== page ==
For my view, I have not been giving Holy Spirit any space at all to work in the lives of people whose orientations do not fit my expectations. I have been loveless and judgmental based not upon the heart of a man but upon their ability to conform to gender expectations.
I have been willing to participate in recovery groups for years where I’ve heard some desperate stories by people struggling with addictions who have personal formations unlike mine. I’m not addicted to alcohol or drugs, not because I’m “good,” but just because it’s not part of my formation. But among my groupmates, many were. My own addictions were for other things, and I was able, over time, to express them to the men whom I had grown to trust and who had grown to trust me. I was accepted and loved not because I had made promises to be “better,” or was even better, but because I was treasured and valued and loved for being there. For being the person bearing the Imago Dei like the rest of them. I was beloved, and I was brought into the Beloved Community.
If I’m going to say to our friends in the Beloved Community who have their struggles with their orientation or with the expressions of their orientation that they cannot “be” this way — then what and who are they to be if they cannot be themselves? Where do they find their community that will love them and trust them and treat them as divinely created beings bearing the fingerprint of God? If they cannot get it in the church — and from the witness borne that night they cannot — then where do they go to find what is not findable anywhere else? We have set before them flaming swords forbidding their entry into paradise and at the same time demanded that they enter.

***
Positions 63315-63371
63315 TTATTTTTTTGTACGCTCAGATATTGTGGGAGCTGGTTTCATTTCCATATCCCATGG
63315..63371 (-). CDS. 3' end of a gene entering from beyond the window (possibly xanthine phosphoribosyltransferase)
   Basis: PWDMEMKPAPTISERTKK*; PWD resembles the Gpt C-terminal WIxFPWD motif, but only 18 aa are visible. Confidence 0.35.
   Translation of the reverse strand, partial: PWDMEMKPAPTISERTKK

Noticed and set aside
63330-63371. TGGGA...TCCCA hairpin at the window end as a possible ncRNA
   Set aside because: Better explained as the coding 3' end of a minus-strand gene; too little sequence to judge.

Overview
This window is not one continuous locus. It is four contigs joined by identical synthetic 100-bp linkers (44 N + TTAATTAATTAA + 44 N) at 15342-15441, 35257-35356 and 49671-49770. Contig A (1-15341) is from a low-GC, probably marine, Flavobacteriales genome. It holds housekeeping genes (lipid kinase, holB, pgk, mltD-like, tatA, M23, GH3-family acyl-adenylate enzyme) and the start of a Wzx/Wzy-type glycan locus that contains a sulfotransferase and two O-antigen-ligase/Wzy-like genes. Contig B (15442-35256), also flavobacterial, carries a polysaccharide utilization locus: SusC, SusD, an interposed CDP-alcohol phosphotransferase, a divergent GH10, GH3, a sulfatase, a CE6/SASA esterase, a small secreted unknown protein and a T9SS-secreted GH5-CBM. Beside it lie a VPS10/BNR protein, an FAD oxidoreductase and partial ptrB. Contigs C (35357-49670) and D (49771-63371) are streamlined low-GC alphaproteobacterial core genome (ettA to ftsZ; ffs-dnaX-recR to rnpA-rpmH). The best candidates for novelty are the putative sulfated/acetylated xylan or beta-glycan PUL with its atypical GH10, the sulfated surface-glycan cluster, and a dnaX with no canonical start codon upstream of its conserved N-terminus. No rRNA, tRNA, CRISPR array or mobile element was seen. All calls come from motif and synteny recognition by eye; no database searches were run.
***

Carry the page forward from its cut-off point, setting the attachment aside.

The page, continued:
I can understand the struggle of us, the people inside the church, with balancing what we think the Word of God says with what the lived experiences are of the people around us. I don’t have the answers to where the balance is. I get it that we have fixed, certain, validated beliefs based upon where we see Scripture lands, and that’s a good place to be.
I’d just caution us to approach these topics not only with grace for those who are cut off from the church but also with grace for ourselves. Our own history of the church has been one of misunderstanding Scripture or misapplying it, and all the while being very certain of our Biblical understanding. We were certain, that is, until eventually we figured out that our certainties were wrong, and we had gotten some very important things about the human condition entirely wrong.
I think it’s important that we understand what we believe and hold to it. That’s faith and that’s strength. I believe the Scriptures are sufficient to bring us to Jesus & salvation, and to guide us in all truth. I’m just making a plea for us to be willing to be wrong, not with the idea that Scripture is deficient or that God can “change his mind,” but with the idea that perhaps we might have built up a way of looking at the world that doesn’t jive with the way the world has been created.
If we don’t have clear understanding right now, let us at least remember to love those among us who are the least, the lost, the lonely, and the last.